BOSTON - Every year, more than 330,000 people are diagnosed with kidney cancer worldwide. More than 80 percent of those new cases are renal cell carcinomas (RCC). When caught early, the five-year survival rate is more than 90 percent. Patients diagnosed with more invasive tumors, however, have dramatically poorer prognoses, with five-year survival rates of 50 percent and 10 percent for patients diagnosed at stages III and IV respectively. Early detection could improve the overall survival rate in patients at high risk for death from RCC.
GALVESTON, Texas - A new study from The University of Texas Medical Branch at Galveston has uncovered why some people that have brain markers of Alzheimer's never develop the classic dementia that others do. The study is now available in the Journal of Alzheimer's Disease.
Peer-reviewed / Observational study / People
-- Low-carb diets that replace carbohydrates with proteins and fats from plant sources associated with lower risk of mortality compared to those that replace carbohydrates with proteins and fat from animal sources.
Eating carbohydrates in moderation seems to be optimal for health and longevity, suggests new research published in The Lancet Public Health journal.
A blood test conducted as early as the 10th week of pregnancy may help identify women at risk for gestational diabetes, a pregnancy-related condition that poses potentially serious health risks for mothers and infants, according to researchers at the National Institutes of Health and other institutions. The study appears in Scientific Reports.
Fragility fractures are a serious yet neglected complication of both type 1 and type 2 diabetes, with increased risk of fragility fractures in people with diabetes extending across the life span.
This is a concern as, globally, the prevalence of diabetes in adults is expected to increase from almost 425 million today, to approximately 629 million by 2045. At the same time, many clinicians who treat patients with diabetes are not aware of their patients' heightened risk of disabling and potentially life-threatening fractures.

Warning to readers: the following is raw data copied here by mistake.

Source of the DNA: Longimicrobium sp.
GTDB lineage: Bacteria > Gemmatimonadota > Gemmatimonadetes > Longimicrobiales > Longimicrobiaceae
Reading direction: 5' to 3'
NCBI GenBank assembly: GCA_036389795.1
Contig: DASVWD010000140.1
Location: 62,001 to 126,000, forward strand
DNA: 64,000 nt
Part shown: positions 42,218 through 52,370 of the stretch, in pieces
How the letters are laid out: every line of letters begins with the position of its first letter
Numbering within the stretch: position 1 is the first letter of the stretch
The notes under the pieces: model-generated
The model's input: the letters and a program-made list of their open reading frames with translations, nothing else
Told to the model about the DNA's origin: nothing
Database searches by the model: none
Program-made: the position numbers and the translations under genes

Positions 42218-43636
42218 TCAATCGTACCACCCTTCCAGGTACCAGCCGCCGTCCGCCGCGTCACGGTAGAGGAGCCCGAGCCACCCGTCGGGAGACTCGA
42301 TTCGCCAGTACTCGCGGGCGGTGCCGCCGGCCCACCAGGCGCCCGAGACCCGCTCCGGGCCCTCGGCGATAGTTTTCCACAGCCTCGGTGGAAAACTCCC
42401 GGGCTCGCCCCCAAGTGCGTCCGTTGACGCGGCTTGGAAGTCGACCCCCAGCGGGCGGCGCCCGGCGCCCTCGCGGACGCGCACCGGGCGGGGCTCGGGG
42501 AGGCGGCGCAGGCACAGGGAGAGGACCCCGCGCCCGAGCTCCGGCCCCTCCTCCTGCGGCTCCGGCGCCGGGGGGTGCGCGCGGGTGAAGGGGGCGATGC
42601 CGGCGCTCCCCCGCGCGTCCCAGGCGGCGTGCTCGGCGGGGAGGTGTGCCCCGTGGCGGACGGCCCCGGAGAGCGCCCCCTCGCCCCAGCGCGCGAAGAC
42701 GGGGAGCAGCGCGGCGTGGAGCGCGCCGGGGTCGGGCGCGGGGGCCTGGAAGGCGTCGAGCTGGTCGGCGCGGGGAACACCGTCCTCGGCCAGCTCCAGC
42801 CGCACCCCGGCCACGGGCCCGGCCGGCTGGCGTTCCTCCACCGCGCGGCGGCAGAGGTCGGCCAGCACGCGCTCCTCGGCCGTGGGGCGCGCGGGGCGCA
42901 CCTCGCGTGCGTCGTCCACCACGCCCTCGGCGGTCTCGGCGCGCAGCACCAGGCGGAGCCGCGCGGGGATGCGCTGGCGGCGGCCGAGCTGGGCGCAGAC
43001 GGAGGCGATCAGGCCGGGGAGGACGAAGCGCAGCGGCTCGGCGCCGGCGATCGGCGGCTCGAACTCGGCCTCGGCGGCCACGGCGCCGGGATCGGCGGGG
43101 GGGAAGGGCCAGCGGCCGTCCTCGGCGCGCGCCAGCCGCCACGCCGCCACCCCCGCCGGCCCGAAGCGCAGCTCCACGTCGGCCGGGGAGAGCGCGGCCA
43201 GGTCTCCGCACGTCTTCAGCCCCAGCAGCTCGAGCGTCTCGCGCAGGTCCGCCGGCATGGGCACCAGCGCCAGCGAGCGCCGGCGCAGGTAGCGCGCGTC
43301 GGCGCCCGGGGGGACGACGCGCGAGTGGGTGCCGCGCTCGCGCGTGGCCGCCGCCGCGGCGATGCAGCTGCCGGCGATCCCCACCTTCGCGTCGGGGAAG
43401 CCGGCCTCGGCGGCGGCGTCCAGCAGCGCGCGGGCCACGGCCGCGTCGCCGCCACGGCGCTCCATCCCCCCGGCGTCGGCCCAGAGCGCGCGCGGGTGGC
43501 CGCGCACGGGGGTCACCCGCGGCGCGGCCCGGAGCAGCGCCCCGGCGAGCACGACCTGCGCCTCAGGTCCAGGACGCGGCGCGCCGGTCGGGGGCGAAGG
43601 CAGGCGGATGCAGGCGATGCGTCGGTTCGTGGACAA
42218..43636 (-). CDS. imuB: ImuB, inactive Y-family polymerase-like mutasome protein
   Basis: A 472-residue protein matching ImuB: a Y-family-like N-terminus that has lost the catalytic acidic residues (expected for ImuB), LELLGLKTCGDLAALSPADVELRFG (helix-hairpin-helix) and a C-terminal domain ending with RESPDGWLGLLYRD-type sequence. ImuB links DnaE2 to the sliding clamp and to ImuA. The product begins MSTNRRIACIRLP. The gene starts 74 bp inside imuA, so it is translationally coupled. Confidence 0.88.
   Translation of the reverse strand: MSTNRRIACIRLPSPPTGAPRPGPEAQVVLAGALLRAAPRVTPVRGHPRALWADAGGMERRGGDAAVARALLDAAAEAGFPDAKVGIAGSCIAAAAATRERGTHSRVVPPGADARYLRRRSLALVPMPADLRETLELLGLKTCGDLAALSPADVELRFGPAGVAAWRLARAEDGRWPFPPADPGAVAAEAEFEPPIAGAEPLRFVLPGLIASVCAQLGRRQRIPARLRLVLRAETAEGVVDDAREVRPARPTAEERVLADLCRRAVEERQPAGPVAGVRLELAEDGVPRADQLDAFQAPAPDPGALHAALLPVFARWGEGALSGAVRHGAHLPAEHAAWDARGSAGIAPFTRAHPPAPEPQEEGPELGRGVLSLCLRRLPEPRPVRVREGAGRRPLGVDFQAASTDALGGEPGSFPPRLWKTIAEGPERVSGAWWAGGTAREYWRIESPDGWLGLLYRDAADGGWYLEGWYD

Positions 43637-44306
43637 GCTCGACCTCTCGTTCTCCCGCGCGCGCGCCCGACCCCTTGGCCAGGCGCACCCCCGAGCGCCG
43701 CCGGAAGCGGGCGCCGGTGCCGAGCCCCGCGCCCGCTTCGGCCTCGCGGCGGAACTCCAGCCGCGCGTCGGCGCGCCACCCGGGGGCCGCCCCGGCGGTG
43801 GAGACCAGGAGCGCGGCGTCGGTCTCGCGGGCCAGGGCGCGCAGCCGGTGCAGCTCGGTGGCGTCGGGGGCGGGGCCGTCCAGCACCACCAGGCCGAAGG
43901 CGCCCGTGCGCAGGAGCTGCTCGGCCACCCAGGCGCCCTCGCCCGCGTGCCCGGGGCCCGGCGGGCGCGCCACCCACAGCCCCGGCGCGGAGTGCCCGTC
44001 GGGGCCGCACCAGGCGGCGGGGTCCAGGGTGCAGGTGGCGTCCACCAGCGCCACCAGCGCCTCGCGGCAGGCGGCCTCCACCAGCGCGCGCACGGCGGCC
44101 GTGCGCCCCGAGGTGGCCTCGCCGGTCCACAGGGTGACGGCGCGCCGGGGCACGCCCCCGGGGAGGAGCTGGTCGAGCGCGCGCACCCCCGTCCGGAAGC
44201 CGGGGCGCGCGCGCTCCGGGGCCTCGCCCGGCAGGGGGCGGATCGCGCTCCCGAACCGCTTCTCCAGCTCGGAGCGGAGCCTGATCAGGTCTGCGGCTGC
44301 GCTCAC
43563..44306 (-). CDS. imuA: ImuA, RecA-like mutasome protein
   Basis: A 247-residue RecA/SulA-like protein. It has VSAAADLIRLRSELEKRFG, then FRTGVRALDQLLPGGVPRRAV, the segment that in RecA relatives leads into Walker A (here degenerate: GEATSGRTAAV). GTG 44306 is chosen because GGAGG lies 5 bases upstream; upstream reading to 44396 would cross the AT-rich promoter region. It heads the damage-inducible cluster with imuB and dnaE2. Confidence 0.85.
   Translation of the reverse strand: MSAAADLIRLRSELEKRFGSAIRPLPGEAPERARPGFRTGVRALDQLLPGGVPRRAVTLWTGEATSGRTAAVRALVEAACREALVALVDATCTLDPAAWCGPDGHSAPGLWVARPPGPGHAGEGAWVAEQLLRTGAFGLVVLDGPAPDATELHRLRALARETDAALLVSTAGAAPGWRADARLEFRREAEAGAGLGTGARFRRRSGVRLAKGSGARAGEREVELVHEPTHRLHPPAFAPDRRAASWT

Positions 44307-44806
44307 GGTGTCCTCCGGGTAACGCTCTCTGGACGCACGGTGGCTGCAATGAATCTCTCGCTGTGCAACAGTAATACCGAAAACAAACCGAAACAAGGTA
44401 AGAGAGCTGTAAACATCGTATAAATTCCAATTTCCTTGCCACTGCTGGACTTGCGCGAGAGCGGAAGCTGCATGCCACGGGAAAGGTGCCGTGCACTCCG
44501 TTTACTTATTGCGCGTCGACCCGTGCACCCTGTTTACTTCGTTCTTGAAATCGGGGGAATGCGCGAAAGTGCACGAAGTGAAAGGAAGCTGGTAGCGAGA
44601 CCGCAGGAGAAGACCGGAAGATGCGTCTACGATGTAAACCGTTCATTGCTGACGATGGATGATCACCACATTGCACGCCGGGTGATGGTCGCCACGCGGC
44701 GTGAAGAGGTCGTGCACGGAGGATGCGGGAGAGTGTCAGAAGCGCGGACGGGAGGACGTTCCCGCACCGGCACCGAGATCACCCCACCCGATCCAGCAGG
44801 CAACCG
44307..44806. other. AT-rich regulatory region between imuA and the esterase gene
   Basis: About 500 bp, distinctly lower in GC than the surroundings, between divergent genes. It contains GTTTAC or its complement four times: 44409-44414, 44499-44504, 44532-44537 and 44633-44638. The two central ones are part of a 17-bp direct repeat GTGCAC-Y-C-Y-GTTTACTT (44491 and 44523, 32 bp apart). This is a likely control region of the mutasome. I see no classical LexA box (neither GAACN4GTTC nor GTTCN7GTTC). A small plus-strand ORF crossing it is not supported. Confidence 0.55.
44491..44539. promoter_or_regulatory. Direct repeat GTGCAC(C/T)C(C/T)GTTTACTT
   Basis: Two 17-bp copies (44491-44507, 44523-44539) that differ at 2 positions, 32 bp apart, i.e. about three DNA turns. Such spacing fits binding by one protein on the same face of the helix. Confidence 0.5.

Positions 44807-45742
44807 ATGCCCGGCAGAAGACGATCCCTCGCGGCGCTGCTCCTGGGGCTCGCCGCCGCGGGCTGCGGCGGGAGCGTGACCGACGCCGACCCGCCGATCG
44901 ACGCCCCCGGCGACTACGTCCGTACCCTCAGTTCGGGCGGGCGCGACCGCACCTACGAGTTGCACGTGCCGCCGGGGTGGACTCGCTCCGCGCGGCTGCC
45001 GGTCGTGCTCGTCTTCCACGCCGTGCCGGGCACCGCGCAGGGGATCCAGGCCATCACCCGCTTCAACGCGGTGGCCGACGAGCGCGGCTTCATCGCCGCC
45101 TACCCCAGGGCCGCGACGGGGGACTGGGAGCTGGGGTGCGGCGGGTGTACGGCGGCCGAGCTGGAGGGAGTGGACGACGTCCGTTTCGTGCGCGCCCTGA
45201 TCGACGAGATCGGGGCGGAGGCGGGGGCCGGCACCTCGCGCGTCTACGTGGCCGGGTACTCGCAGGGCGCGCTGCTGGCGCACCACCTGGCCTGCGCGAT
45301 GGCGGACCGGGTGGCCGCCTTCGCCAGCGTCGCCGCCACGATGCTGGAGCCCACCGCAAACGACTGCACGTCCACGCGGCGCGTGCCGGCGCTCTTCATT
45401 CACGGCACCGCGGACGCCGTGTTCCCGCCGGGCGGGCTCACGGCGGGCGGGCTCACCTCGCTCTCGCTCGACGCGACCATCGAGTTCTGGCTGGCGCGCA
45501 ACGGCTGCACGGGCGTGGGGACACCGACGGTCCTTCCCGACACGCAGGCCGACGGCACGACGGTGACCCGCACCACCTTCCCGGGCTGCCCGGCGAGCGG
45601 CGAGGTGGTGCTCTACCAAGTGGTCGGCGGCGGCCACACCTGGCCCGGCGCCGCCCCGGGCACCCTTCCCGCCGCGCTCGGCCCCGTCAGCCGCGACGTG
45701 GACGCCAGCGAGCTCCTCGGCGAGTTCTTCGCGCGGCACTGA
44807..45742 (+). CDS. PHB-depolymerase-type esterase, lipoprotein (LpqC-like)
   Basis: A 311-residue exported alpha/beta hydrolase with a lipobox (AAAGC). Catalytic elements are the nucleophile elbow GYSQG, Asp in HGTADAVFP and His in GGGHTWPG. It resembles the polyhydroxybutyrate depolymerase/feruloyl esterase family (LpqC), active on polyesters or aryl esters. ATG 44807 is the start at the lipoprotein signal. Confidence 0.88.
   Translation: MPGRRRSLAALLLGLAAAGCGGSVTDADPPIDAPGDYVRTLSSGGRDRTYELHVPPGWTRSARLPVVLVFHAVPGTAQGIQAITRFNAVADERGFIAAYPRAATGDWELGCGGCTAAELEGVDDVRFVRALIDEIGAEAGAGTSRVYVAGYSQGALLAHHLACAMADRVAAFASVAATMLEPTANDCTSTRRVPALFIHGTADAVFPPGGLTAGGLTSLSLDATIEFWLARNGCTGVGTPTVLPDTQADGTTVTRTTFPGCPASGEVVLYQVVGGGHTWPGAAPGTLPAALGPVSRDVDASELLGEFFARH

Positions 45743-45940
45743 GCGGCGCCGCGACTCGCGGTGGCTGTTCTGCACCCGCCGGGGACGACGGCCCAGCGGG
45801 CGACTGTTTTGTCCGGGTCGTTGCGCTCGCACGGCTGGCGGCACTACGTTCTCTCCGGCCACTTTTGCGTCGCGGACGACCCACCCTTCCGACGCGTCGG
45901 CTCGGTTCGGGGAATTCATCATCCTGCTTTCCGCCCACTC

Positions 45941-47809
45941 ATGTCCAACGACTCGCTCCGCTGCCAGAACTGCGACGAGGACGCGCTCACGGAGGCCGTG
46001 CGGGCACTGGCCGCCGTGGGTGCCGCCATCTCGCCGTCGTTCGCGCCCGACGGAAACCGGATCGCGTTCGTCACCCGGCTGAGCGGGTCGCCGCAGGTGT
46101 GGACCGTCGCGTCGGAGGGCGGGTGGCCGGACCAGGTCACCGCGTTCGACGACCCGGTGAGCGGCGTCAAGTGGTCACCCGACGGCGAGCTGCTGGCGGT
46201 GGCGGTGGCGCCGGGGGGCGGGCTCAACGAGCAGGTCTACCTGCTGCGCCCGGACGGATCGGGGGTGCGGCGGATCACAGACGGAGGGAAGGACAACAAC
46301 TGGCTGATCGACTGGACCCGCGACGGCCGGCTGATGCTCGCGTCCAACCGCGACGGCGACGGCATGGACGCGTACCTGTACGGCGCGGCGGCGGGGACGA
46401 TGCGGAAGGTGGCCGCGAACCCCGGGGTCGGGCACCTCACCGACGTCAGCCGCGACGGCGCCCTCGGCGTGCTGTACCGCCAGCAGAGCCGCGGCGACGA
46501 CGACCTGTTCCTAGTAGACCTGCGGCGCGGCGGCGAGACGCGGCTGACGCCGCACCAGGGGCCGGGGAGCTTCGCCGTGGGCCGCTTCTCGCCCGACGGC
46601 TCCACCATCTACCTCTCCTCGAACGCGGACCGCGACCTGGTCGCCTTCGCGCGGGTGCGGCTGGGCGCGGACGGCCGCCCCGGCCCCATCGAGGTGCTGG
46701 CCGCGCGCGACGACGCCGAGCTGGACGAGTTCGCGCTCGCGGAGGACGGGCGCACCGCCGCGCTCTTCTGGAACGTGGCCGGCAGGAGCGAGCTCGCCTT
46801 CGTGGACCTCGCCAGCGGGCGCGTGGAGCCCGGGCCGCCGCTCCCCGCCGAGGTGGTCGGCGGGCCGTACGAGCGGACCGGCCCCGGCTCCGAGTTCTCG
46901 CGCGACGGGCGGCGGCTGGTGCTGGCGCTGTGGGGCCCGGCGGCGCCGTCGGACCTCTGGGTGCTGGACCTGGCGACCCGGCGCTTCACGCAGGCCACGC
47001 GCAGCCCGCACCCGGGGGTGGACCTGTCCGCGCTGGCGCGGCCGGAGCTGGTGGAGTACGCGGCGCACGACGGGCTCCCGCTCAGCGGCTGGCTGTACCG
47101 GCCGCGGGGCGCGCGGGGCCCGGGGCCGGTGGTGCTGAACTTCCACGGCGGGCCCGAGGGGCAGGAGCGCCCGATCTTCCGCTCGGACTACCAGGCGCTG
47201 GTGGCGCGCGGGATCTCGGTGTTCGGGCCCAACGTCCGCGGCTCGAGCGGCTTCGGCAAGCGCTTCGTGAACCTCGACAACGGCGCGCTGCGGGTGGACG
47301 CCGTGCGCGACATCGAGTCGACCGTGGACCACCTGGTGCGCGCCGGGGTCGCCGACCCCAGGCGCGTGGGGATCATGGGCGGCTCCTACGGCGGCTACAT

MINNEAPOLIS - The eyes may be a window to the brain for people with early Parkinson's disease. People with the disease gradually lose brain cells that produce dopamine, a substance that helps control movement. Now a new study has found that the thinning of the retina, the lining of nerve cells in the back of the eye, is linked to the loss of such brain cells. The study is published in the August 15, 2018, online issue of Neurology®, the medical journal of the American Academy of Neurology.
The ongoing opioid epidemic in the United States is a key contributor to the most recent declines in life expectancy, suggests a study published by The BMJ today.
A second study shows an increase in US death rates in midlife (people aged between 25-64 years) involving all major racial groups, and cites a broad range of conditions as potential causes.
Together, these findings point to an urgent need to examine systemic causes of declining health in the US.
Ann Arbor, August 16, 2018 - A study published in the American Journal of Preventive Medicine found that more than 50 percent of people with assault-related or legal intervention (LI) firearm injuries due to law enforcement actions and over 25 percent of individuals with self-inflicted or unintentional firearm injuries were arrested, hospitalized, or both in the two years prior to being shot.
A study of more than 1 million pregnancies in Finland reports that elevated levels of a metabolite of the banned insecticide DDT in the blood of pregnant women are linked to increased risk for autism in the offspring. An international research team led by investigators at Columbia University's Mailman School of Public Health and the Department of Psychiatry published these results in the American Journal of Psychiatry.
PHILADELPHIA--Parkinson's disease affects more than 4 million people worldwide, with numbers projected to double in the next few decades. With no known cure, there is a race for treatments to slow or stop the progression of the disease. Key to the research and discovery of treatments for Parkinson's is the identification of biomarkers--a measureable biological indicator, such as proteins found in blood, which can help diagnose disease.